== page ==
The added spin will help golfers hit the ball high and soft enough to hold a green, but it could produce a problem for some players. That’s why it’s a nice feature that 13-degree and 15-degree models of the CB5 are essentially the same club except for their loft. For players who need less spin, the 13-degree model will make more sense.

Looks and Feel

Like the CB4 fairway woods, the CB5’s have a medium face depth that many better players prefer. This gives the club a strong look off the tee, but might intimidate some golfers who use the club from the short grass and light rough. Those players will discover that despite its medium face depth, the CB5 is actually much better than many smaller fairway woods off the ground because of its extremely low center of gravity.

IMG_2730

Left to Right: Callaway’s X Hot Pro, TaylorMade’s RBZ Stage 2 Tour, Exotics CB5 (All 15 degrees).

The SP-700 titanium used to make the CB5’s cup face is a little harder than the CB4’s 15-3-3-3 titanium, which gives the club a stronger, more solid feel than many golfers might expect from a titanium-faced fairway wood. The sound is closer to a muted “ping” than a loud “crack,” and there’s a jumpy feel off the face that lets golfers know that the ball took off with some serious speed.

The CB5 fairway woods are smaller than the company’s more driver-like XCG6 fairway woods (our review of those is coming soon), a size that better players will appreciate. They also have a 1-degree open face angle in the 13- and 15-degree models, which will match the face angle of many better players’ drivers.

The Takeaway

The biggest drawback of the CB5 fairway woods are their $299 price tag, which doesn’t seem so bad when you consider that the clubs come with stock shafts that sell separately for hundreds of dollars. The CB5’s titanium faces and combo-brazed construction are two premium attributes that are uncommon in the industry as well, which also makes the sticker shock more manageable.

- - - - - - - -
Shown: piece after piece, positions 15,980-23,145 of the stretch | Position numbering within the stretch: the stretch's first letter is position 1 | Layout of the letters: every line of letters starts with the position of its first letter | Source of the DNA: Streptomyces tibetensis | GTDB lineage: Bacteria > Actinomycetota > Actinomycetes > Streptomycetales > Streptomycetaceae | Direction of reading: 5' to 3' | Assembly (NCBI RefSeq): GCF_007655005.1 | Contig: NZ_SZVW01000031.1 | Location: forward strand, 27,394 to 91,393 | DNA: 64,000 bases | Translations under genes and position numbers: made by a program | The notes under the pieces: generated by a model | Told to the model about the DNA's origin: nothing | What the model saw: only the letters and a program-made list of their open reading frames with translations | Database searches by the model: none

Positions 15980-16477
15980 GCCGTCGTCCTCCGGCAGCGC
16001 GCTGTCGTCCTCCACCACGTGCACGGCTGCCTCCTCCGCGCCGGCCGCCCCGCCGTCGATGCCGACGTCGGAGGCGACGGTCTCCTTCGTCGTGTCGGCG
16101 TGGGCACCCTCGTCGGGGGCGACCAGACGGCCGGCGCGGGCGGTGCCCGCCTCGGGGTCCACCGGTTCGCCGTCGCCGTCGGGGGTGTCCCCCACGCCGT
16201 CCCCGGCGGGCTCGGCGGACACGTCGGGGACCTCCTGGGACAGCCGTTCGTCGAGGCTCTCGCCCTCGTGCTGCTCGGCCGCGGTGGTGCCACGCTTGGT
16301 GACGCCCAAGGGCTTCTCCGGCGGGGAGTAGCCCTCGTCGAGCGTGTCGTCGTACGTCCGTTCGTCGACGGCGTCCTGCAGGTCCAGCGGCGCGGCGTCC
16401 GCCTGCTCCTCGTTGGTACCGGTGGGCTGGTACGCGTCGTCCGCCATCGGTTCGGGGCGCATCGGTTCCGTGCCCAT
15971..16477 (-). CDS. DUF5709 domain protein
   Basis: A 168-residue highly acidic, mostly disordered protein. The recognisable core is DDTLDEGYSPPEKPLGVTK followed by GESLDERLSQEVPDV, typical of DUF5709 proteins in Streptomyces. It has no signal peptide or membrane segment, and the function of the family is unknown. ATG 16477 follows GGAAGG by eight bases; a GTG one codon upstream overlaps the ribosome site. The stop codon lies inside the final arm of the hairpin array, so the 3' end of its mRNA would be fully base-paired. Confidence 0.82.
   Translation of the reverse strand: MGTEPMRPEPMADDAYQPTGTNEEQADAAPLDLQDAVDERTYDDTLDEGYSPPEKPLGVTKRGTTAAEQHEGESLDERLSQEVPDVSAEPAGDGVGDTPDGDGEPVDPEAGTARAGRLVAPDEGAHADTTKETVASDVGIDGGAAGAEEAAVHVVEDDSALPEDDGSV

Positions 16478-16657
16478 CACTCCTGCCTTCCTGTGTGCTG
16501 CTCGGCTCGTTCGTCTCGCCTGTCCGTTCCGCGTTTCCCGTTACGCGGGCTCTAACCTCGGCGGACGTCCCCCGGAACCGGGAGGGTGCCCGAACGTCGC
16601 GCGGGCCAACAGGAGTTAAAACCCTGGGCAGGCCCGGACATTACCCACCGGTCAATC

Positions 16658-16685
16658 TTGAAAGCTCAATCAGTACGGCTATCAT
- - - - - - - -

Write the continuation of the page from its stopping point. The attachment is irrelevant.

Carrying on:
IMG_2709

The CB5 fairway woods use a thick, steel sole plate to move the CG even lower.

If you’re a golfer who is looking to hit your fairway woods as far as humanly possible, and will rush to the store in 2014 to buy the new model that promises five more yards, Exotics fairway woods probably aren’t for you. But if you’re looking for a premium-constructed, versatile fairway wood with a traditional look and pleasing sound, the CB5’s should be on your list of clubs to try.

Check the photos in the gallery below, which show more photos of the CB5 as well as comparison photos to the X Hot Pro and RBZ Stage 2.

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Zak is the Editor-in-Chief of GolfWRX.com. He's been a part of the company since 2011, when he was hired to lead GolfWRX's Editorial Department. Zak developed GolfWRX's Featured Writer Program, which supports aspiring writers and golf industry professionals. He played college golf at the University of Richmond (Go Spiders!) and still likes to compete in tournaments. You can follow Zak on Twitter @ZakKoz, where he's happy to discuss his game and all the cool stuff that's part of his job.

7 Comments

7 Comments

  1. matt

    Dec 27, 2015 at 11:35 pm

    Gee I wonder if the non believers in Exotics ever checked what snedeker used as a fairway wood when he won the fed ex cup … yup it was an Exotics .. and he wasn’t paid to play it …. Exotics is a sleeper brand because they don’t pay people to play their equipment nor spend millions on over hyped marketing adds. Check the golf digest awards you’ll see this name a lot